ABOUT THE ROTARY CLUB OF PADUCAH

In 1915, the Rotary Club of Louisville sponsored the charter of the Paducah Rotary Club as the second club in Kentucky and 139th of the now more than 1.2 million Rotarians in 31,000 clubs located in 166 countries. The Paducah Club began with 55 men committed to service. Today, the club has approximately 200 members, more than 40 of which are women.

The early members met for dinner at the Palmer House but later moved to the Irvin Cobb Hotel, where it met until October of 2008. The club now meets each Wednesday at noon at the Luther F. Carson Four Rivers Center in downtown Paducah. Members enjoy fellowship and song, and are entertained and informed by guest speakers ranging from politicians, university, business and industry leaders, and fellow Rotarians, to regional and local performing groups.

The Rotary Club of Paducah is part of District 6710, which is comprised of 60 clubs in 64 counties. Rotary members are busy people who fully and cheerfully accept the additional responsibilities of club membership.

 

ANNUAL ROTARY ANTIQUE QUILT SHOW MISSION

 Proceeds from the Rotary Quilt Show provide college scholarships annually for local students through the Rotary Education Assistance Program (REAP). 

In 2010, the Rotary Club of Paducah initiated the idea for the Community Scholarship Program (CSP) as a public-private partnership with strong participation from the Rotary, the City of Paducah, McCracken County Fiscal Court, Paducah Junior College, Inc., partnering high schools, West Kentucky Community and Technical College, and a number of local businesses. The intent of the CSP is to provide gap funding to assist students in attaining a two-year degree or industry certification at West Kentucky Community and Technical College.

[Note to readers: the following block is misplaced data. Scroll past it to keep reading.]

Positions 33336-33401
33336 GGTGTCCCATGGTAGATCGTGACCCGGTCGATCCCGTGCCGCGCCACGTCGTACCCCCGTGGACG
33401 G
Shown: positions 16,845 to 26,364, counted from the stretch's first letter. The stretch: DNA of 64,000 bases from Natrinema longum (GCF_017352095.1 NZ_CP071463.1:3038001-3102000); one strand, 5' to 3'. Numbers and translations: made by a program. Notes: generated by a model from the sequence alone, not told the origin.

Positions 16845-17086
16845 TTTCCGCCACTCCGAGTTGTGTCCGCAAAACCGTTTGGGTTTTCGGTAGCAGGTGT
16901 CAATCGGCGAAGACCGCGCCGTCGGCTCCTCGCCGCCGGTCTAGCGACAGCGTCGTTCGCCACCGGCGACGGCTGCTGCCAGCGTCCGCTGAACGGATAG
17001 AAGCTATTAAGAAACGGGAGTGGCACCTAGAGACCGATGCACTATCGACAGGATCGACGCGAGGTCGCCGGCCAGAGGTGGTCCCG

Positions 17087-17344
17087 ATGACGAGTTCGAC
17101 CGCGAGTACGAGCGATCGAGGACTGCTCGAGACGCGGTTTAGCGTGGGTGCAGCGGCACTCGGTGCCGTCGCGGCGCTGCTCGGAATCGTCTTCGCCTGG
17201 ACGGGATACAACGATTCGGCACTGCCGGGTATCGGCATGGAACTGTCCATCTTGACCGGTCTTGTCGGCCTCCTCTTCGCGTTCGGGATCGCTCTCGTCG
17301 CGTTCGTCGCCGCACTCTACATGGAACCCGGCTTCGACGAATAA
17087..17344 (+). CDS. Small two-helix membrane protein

The Community Scholarship Program (CSP) was developed to provide an incentive to McCracken County youth to stay in school and work toward a productive future. The goal of the program is to increase the percentage of McCracken County high school graduates who transition to postsecondary education after high school graduation by helping eliminate the leading barrier to a college education-financial cost. 

Over the past seven years, more than 3,200 students have pledged to consider attending college after high school-more than 85% of the total number of eligible high school students in McCracken County. For many of the first students finding their way to the campus of West Kentucky Community and Technical College, the Community Scholarship Program has been more than a scholarship, it has been the opportunity of a lifetime.